Marketplace Morning Report
Start your day with an up-to-the-minute report on the world of business and finance with host David Brancaccio.
Airing Monday, January 12, 2015: First up on today's show, as is a Wall Street tradition, the first big quarterly profit report of the season is Alcoa, the aluminum concern that reports results later today. Alcoa used to be one of the components of the Dow Jones Industrial Average, but is no longer. But they've been on a roll lately, as we find out. And a general election is on the way this month in Greece, and a left wing party is promising to renegotiate terms of Greece's debt if it gets in. The present government is now responding in an effort to hold onto power. More on that. Plus, during these short winter days, if only somebody could write out a prescription for happiness. Well, the people who produce Yes! Magazine have just published a collection of essays about rethinking our economic and social relationships.
Airing Friday, January 9, 2015: First up on today's show, we'll have a look ahead to the jobs report coming later this morning. Plus, in Education Week’s annual “Quality Counts” report on the state of public education, the country as a whole gets a D-plus on early childhood education. What does it mean for our society and economy to be doing such a bad job of preparing kids for school? And you may be aware that New York is infamous for its tiny, scurrying rats. But what about their giant, inflatable brethren? We look at the business behind Scabby, the union rat.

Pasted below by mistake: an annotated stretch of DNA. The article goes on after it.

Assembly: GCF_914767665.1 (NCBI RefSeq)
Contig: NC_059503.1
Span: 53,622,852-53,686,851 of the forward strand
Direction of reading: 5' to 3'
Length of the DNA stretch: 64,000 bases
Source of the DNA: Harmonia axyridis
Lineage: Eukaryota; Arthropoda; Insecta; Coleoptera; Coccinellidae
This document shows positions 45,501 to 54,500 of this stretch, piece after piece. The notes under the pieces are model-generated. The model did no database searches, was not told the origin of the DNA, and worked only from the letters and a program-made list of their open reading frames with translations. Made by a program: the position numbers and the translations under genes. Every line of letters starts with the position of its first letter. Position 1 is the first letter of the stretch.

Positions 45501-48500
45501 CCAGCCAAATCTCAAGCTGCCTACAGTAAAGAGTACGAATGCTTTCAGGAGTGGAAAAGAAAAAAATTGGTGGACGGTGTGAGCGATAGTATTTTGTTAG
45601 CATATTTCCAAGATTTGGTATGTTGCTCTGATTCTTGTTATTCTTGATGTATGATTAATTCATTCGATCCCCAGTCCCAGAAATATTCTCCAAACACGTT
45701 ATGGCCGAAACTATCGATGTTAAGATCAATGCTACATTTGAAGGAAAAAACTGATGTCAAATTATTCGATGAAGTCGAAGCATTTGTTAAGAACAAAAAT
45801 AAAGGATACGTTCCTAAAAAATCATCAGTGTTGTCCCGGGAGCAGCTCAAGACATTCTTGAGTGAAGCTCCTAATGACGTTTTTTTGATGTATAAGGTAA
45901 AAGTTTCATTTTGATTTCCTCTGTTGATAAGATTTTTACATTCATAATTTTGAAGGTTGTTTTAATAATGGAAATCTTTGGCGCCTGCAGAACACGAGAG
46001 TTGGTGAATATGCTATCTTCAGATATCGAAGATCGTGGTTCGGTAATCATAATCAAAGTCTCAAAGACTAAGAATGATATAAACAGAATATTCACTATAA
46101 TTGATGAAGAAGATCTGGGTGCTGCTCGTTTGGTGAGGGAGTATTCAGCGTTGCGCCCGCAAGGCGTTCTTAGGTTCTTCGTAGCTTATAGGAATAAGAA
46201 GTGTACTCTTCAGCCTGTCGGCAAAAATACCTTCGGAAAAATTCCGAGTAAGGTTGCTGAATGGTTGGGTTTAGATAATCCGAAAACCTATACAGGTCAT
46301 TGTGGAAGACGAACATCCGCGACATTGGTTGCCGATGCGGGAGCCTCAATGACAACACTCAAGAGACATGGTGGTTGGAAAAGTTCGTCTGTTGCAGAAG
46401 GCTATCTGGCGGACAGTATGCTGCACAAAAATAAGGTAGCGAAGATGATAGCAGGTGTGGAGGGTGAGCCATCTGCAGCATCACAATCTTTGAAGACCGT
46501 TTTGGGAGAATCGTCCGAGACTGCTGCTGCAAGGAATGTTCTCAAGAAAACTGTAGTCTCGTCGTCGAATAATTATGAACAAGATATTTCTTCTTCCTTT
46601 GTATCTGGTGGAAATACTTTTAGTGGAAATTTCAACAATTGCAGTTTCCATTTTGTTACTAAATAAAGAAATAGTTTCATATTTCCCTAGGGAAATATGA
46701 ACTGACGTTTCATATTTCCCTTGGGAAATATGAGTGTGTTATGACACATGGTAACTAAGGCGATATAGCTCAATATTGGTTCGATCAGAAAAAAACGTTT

Airing on Thursday January 8, 2015: Markets across Europe are up on Thursday morning. More on what's causing the upswing. Plus, the U.S. Olympic Committee will soon decide which American city will move forward with a bid to host the 2024 Olympic Games. The finalists are Boston, Washington, Los Angeles and San Francisco. We'll also look ahead to the jobs report for December, as well as what to expect from 2015. Is this finally a 'normal' job market again?
Airing on Wednesday January 7, 2015: First up on today's show, new data from the European Union shows consumer prices in the eurozone were down in December, which could mean consumers and companies postpone investments. More on that. Plus, President Obama is in Michigan boasting about saving auto worker jobs. But what is the cost of saving factory jobs by accepting lower wages? And from the floor of the 2015 consumer electronics show, we talk to reporter Nova Safo about the future of connected cars.
Airing on Tuesday January 6, 2015: Across Europe, investors are worried about falling oil prices. More on that. Plus, banks are issuing new credit cards with security chips, but how much more secure are they? How do they block hackers? And just before the new year, a court in Kansas ruled that public schools are so under-funded as to violate the state's constitution. Lawsuits like the one in Kansas have become a popular tactic to try to win more money for public schools. Thirteen states are facing active litigation, from Texas to Pennsylvania. But even when those lawsuits are successful, they don't always work
Airing on Monday January 5, 2015: The euro hasn't been this weak in almost a decade. More on that. Plus, construction spending in New York is nearly pre-recession highs. But the development landscape looks very different now, dominated by a series of ultra high-end apartment buildings. Oh, what a difference a few years makes ... But building might not equal selling.